After my grandfather died, I set out on a mission to try to figure out more about his past and his identity. I sent off for birth and school records and hit one dead-end after another trying to prove he was who he said he was. I spent hours going over census data on Ancestry's website, writing to courthouses across the country. The evidence pointed to the conclusion he was not who he said he was and so I had nothing solid to go by. Until 17 years into chasing cold trails, I discovered ancestry type DNA testing. I figured it wouldn't hurt to order my dad a kit and see where that would take us. If I could just find one close enough match then maybe it would give us a good lead on figuring out my grandfather's real surname.
After waiting for what seemed like months (it was actually only about 6 weeks) my dad's DNA was online (on 23andme’s secure site) and accessible along with all his many matches - which were basically cousins at various degrees of distance. It was one cousin (a predicted second cousin) in particular that gave me access to their family tree and actually dove in with me searching for clues that would lead us to my grandfather.
Just 6 months into researching my father's DNA, I found my grandfather's family and figured out who he really was. I wanted to ensure that my information was correct and so I contacted the daughters to the man I believed to be my grandfather's brother and offered to test them both. Their test results confirmed they were indeed our 1st cousins. I have since been in contact with close and distant family via this newly discovered paternal side and even obtained a copy of my grandfather's family surname book. His absence was even recorded in the book! I solved an 83+ year mystery and gained a family I longed my entire life to know about. I cannot be more thankful that these tests are available and that it gives us such ability to solve things that seem impossible.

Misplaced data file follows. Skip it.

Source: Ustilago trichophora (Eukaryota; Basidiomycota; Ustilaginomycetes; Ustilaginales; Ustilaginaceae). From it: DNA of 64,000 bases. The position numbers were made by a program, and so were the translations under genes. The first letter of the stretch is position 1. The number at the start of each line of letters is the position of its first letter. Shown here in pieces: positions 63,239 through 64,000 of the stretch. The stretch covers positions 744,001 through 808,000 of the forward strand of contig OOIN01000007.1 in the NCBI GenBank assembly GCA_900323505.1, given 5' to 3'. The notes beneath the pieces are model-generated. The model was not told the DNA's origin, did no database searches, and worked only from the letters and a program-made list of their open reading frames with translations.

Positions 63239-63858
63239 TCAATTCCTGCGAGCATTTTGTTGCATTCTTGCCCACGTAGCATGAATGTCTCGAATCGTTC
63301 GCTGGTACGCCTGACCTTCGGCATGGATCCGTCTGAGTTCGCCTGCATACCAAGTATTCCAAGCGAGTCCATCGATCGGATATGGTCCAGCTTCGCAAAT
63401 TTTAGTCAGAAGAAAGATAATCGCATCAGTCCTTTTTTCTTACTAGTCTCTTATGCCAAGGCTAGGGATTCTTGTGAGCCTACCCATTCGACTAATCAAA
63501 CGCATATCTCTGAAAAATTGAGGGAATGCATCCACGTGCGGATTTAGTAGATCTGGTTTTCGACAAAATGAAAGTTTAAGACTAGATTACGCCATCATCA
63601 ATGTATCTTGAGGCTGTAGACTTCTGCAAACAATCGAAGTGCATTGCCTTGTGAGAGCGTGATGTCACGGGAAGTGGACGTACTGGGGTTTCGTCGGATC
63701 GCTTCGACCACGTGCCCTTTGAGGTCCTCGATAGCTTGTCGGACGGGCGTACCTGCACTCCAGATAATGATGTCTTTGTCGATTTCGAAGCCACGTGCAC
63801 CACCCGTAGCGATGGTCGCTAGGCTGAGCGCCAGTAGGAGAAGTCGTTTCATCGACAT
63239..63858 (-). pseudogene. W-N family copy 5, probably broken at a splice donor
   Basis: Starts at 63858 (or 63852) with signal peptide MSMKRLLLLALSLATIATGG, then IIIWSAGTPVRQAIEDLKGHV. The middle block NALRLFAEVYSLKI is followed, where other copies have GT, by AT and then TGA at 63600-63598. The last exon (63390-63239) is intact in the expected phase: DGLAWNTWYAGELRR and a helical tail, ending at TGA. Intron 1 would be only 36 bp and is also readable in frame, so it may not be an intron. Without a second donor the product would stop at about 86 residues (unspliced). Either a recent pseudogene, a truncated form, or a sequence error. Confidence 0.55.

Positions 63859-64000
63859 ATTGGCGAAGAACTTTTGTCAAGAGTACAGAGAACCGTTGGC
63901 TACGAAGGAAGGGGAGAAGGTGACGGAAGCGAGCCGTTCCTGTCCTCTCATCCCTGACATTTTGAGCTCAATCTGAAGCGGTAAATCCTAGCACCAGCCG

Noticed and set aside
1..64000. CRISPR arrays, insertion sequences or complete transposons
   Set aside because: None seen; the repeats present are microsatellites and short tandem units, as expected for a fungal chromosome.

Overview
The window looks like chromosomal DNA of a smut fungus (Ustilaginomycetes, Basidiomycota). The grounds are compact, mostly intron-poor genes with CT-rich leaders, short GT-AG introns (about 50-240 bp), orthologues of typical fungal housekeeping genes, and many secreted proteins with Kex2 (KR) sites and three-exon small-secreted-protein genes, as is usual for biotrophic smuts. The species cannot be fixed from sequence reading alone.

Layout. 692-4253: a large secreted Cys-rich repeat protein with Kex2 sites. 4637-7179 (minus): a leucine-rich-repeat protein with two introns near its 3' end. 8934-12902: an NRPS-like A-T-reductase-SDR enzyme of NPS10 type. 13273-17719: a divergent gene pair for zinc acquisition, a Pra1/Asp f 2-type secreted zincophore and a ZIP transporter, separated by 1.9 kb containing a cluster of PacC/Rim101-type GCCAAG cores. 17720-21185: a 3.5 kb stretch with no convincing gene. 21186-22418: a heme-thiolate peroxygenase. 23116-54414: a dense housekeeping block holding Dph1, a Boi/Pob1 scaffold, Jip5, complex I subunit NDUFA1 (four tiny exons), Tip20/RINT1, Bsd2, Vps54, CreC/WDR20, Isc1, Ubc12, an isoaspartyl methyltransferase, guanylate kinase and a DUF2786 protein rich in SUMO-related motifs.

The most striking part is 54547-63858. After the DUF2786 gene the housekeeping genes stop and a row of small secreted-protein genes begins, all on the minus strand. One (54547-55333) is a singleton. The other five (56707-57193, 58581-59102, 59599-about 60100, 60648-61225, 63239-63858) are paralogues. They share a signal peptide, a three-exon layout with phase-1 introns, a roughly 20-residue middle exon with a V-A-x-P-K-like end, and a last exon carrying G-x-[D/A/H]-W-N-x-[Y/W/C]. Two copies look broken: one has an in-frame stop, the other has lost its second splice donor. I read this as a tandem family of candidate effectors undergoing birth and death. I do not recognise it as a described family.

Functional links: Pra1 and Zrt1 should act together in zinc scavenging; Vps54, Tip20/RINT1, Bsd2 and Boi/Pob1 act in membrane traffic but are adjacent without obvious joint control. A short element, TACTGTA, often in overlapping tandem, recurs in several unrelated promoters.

Granted this all sounds way easier than it was and in all honesty it took planning and sorting and meticulous record-keeping to rule out my father's maternal matches. I literally mapped my father's DNA and researched every match labeling in an Excel document, which chromosome location that relative fit and what surnames fit within those matches. It’s given me new found respect and interest in knowing about each and every ancestor that left their mark within our DNA. It’s time-consuming, rewarding and addicting. I can say that with all honesty as I now manage 15+ kits on various DNA web sites. I tested myself and both parents on 23andme as well as AncestryDNA and Dad was also tested on FTDNA but I met my most useful matches on 23andme. It was on 23andme that I found the best ability to pour over chromosomes researching every detail I could.
Oddly between 23andme and Ancestry their tests show a discrepancy in ethnicity estimates. One shows that my dad has a tiny trace of Native American (23andme) yet AncestryDNA does not show any trace whatsoever of Native American. My son has confirmed Native American and was only tested on 23andme and his percentage came back at nearly exact what is on his BIA blood quantum card. So I lean in feeling more comfortable with 23andme’s ethnicity estimates.